Neal Bell on In Secret, a new film adaptation of his stage play

by

comment
In Secret - PHOTO BY PHIL BRAY
  • photo by Phil Bray
  • In Secret
After its professional New York premiere, it took almost 17 years for Neal Bell’s stage play Thérèse Raquin to make it to the big screen in the form of the recently-released In Secret, directed by Charlie Stratton and starring Elizabeth Olsen and Oscar Isaac. But for Bell, the result was worth the wait.

“It’s exciting and strange,” says Bell, a professor of theater studies at Duke University. “I hadn’t seen the movie until it opened, so I didn’t know what to expect. But I was really surprised and delighted to see that it came out so well.” The film came about after Stratton directed Bell’s play for a Los Angeles production. Stratton was impressed enough with the material that he set about bringing it to the screen.

“He spent the next 15 or so years trying to put it together and then losing his actors or his funding,” Bell says. “There were all kinds of different people attached. Glenn Close was interested at one point; I think Gerard Butler was interested. And then, about two summers ago, he called me to say he’d gotten the funding, and the actors had come together at the same moment!” Bell has nothing but praise for Stratton, whom he calls “an incredibly honorable and decent guy, along with very, very talented.”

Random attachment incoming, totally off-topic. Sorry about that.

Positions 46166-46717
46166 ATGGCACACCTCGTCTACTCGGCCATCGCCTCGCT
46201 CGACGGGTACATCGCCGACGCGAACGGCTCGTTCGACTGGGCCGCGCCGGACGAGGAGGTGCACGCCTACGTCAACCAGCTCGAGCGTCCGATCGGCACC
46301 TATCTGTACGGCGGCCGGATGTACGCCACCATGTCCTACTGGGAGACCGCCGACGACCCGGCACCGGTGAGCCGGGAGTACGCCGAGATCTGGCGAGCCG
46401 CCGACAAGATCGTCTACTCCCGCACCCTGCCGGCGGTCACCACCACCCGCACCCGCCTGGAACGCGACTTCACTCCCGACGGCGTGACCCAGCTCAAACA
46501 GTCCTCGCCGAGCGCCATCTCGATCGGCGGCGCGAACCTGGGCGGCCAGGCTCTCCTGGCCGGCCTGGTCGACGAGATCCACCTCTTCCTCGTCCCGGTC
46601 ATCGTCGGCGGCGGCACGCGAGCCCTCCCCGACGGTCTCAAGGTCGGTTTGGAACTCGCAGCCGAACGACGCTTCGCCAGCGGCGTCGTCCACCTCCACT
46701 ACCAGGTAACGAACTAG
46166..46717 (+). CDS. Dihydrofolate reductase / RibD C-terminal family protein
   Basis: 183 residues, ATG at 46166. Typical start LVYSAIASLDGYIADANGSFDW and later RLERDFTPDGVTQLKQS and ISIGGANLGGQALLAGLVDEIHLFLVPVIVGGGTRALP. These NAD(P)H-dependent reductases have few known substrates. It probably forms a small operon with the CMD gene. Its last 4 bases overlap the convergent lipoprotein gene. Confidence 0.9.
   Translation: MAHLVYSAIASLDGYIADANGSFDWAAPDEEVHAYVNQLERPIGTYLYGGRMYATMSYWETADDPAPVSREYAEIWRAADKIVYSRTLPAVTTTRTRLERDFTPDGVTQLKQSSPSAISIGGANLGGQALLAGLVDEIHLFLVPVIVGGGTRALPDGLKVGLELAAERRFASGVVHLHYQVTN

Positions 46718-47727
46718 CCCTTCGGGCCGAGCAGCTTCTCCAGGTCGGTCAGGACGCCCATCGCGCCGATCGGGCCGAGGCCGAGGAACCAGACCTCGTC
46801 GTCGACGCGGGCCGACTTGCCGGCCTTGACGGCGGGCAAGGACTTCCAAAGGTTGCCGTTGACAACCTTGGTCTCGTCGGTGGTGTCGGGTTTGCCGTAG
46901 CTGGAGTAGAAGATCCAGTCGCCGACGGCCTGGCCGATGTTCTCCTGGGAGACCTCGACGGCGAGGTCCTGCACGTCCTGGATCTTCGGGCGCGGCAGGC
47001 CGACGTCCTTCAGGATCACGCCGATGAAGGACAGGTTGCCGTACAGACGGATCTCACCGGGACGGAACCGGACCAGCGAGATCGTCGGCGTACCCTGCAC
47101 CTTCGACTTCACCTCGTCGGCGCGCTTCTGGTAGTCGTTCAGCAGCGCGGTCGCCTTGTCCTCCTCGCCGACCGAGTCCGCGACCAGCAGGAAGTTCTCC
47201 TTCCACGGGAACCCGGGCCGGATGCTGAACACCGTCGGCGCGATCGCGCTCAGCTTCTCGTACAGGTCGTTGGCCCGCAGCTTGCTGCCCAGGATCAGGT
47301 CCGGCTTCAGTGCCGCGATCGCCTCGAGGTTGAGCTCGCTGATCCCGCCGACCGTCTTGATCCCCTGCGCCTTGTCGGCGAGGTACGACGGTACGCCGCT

Bell’s play, an adaptation of Émile Zola’s classic novel, has an odd history of its own. He originally wrote it as the libretto for a proposed musical called The Wild Party by Michael John LaChiusa. “He wrote what I thought was an incredibly beautiful score, but decided he wasn’t satisfied with his work,” Bell says. “I had this orphaned libretto, and a young guy at NYU asked me if he could direct it as a senior distinction play, so I turned it back into a straight play. It got picked up by regional theaters and went on from there.”

Bell credits the play’s long run and eventual film adaptation to Zola’s original story. “It had an influence on film noir,” he says of Zola’s novel. “The Postman Always Rings Twice is almost a literal adaptation of it. It fascinated me because of how it tells the tale of what happens after the lovers commit murder and get away with it.”

Though his involvement in the production of In Secret was limited, Bell has an extensive background writing for television, including a stint under fellow Duke professor Michael Malone at daytime soap One Life to Live. Bell currently teaches a course on TV writing at Duke, where his students watch the one-season classic My So-Called Life and then plot out episodes for the second season that never was.

“I feel like we’re in the middle of a second golden age of television,” Bell says, “and that the long-form writing being done for it is as good as any playwriting that’s being done in New York right now.”

He’s remaining true to his theater roots, most recently with an adaptation of G.K. Chesterton’s The Man Who Was Thursday at Little Green Pig. Still, he admits that the film of In Secret has given him some new credibility with certain people, thanks to Harry Potter co-star Tom Felton’s presence. “If I’m talking to a younger person,” he says, “that’s generally what I lead with.”

Add a comment

Quantcast